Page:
NEW YORK — Gold prices soared to a 2 1/2-month high in active trading Monday amid heightened tension in the Persian Gulf and the threat of a mining strike in South Africa.
Gold was sharply higher worldwide. On the Commodity Exchange in New York, gold closed up $13 from late Friday to $477.10 an ounce--the highest level since May 20, when it traded at around $480, according to Bernard Savaiko, a senior metal analyst for Paine Webber.
Republic National Bank in New York at 4 p.m. EDT quoted gold bullion at $477.00 an ounce, a $13.25 gain from late Friday.
In London, gold closed at $472.50 an ounce, up $11.10 from Friday, and in Zurich, Switzerland, it traded at a late bid $474.00, up from $463.00. Earlier, in Hong Kong, gold was up $5.81 from Saturday to $470.79 an ounce.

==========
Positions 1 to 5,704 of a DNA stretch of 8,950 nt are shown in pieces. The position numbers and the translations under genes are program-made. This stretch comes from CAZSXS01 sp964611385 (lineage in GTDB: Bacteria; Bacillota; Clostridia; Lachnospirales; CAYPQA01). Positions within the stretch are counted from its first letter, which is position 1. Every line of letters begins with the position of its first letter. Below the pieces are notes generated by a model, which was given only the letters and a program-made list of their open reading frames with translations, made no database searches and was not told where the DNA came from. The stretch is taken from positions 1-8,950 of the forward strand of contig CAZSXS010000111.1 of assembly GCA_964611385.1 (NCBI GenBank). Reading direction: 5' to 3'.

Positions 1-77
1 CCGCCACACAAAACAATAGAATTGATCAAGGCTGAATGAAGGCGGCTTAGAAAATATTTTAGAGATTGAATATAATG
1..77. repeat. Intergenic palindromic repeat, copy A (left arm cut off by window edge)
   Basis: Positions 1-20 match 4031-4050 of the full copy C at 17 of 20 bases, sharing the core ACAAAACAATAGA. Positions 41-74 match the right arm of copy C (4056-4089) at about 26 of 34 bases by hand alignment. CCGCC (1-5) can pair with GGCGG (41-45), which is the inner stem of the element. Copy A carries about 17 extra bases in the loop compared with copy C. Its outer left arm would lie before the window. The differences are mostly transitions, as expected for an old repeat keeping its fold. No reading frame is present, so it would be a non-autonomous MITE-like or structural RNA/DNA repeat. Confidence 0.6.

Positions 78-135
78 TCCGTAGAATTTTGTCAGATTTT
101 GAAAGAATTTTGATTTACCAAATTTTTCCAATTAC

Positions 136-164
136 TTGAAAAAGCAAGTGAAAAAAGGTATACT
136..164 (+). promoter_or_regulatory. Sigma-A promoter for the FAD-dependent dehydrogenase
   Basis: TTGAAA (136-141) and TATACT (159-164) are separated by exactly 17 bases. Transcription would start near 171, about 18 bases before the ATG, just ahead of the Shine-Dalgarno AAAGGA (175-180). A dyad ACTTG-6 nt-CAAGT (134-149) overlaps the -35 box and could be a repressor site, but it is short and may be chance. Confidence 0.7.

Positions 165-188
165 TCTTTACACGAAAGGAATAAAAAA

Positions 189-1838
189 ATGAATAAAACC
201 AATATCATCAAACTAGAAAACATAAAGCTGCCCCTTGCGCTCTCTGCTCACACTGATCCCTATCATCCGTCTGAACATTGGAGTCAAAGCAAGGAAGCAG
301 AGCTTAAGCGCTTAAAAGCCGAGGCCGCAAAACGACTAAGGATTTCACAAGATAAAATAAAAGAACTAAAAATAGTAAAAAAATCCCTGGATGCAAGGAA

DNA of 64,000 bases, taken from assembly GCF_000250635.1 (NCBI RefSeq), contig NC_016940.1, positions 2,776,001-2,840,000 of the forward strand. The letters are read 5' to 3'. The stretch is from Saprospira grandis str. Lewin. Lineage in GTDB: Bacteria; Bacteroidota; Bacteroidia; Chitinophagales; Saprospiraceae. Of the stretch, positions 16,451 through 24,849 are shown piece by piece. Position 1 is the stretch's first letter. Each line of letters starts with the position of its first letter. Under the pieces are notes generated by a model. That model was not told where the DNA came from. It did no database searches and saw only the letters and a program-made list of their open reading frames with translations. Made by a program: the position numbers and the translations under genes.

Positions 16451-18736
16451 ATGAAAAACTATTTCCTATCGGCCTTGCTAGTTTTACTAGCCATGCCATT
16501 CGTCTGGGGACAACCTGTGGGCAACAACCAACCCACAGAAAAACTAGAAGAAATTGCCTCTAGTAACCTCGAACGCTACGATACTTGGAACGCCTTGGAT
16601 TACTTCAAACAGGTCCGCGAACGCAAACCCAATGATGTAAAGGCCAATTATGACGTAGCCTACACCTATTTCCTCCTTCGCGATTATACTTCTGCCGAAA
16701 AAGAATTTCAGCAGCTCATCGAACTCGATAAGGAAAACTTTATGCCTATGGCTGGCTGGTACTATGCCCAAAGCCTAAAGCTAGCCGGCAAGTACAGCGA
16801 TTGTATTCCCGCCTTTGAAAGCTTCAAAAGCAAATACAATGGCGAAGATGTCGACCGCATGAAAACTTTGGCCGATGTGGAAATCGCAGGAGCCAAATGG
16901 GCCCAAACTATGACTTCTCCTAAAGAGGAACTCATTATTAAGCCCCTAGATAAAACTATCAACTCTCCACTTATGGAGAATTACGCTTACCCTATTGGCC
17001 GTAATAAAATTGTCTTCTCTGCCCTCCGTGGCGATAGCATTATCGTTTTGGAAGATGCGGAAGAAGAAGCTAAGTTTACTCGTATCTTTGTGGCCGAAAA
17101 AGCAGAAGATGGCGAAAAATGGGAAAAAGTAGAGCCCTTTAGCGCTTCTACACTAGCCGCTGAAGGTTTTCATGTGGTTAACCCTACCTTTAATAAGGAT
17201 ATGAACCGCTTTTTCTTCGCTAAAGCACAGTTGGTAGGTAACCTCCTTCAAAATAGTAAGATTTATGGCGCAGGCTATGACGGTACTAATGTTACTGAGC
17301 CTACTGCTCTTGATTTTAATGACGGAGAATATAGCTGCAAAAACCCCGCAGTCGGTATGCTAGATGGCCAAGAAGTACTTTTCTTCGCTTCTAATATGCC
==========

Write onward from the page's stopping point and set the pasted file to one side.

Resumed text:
Several factors contributed to gold's escalation, Savaiko said.
"First, there was a lot of buying reflecting political concern . . . that the Persian Gulf war between Iran and Iraq would spill over to other Persian Gulf states," he said.
Gold is a haven for investors and speculators in times of international turmoil. But it's also considered a hedge against inflation, which could be rekindled by higher oil prices in the wake of increased tension in the oil-rich gulf.